Synopses & Reviews
This volume brings together much of the poetry and a selection of correspondence by an enormously talented but underappreciated poet of the Harlem Renaissance. Cousin of novelist Dorothy West and friend of Zora Neale Hurston, Helene Johnson (1905-1995) first gained literary prominence when James Weldon Johnson and Robert Frost selected three of her poems for prizes in a 1926 competition. During the late 1920s and early 1930s, her poetry appeared in various small magazines. In 1933 she married, and two years later her last published poem appeared in Challenge, the journal West had founded to revive the spirit of the Harlem Renaissance.
andquot;Simply put, this is a deliciously engaging book. The authors weave a rich and well-paced narrative of a network of 'literary sisters,' determined to write despite only dribbling support from the literary establishment. But more than that, the book broadens and deepens our knowledge of the Harlem Renaissance, while correcting so many misconceptions surrounding its fabled artists.andquot;
andquot;With this biography, Mitchell and Davis complete a trilogy of studies of the novelist Dorothy West, poet Helene Johnson, and the women they wrote with, traveled with, performed with, and slept with during the Harlem Renaissance. Highly recommended.andquot;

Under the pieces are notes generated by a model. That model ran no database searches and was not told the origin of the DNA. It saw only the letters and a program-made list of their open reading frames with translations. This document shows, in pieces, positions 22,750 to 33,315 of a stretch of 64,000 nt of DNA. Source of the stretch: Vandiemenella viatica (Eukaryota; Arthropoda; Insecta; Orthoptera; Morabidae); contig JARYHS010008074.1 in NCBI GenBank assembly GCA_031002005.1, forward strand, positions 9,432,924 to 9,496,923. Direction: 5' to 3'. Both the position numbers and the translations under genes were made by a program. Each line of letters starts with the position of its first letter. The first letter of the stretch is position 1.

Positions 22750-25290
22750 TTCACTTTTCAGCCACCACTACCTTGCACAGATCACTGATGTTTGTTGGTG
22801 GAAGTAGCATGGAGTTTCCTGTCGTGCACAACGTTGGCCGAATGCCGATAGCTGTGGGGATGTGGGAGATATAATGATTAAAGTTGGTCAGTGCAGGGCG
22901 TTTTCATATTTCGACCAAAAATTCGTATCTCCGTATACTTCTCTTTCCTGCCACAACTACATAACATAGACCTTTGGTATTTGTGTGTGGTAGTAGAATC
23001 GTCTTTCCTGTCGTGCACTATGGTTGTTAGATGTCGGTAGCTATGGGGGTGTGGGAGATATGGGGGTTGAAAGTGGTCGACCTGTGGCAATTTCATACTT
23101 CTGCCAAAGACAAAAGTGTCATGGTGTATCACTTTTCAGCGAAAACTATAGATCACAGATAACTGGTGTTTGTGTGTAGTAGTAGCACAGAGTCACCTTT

Poems, correspondence, and other writings by a forgotten author who was cousin to Dorothy West and friend of Zora Neale Hurston.
Harlem Renaissance writer Dorothy West led a charmed life in many respects. Literary Sisters reveals a different side of Westandrsquo;s personal and professional livesandmdash;her struggles for recognition outside of the traditional literary establishment, and her collaborations with talented African American women writers, artists, and performers who faced these same problems. Integrating rare photos, letters, and archival materials from Westandrsquo;s life, Literary Sisters is not only a groundbreaking biography of an increasingly important author but also a vivid portrait of a pivotal moment for African American women in the arts.
About the Author
VERNER D. MITCHELL is an associate professor of English at the University of Memphis. He is the editor of This Waiting for Love: Helene Johnson, Poet of the Harlem Renaissance.
CYNTHIA DAVIS is a professor of English and chair of General Education (ACE) at Barry University. She is the author of Dynamic Communication for Engineers and (with Verner D. Mitchell) Dorothy West: Where the Wild Grape Grows and Western Echoes of the Harlem Renaissance: The Life and Writings of Anita Scott Coleman.
Table of Contents
1. andquot;Nothing So Broadening as Travelandquot;: Porgy, 1929
2. The Benson Family Comes to Boston
3. Pauline Hopkins and African American Literature in New England
4. Boston Girlhoods, 1910-1925
5. The Youngest Members of the Harlem Renaissance, 1926-1931
6. The Russian Interlude, Literary Salons, and Challenge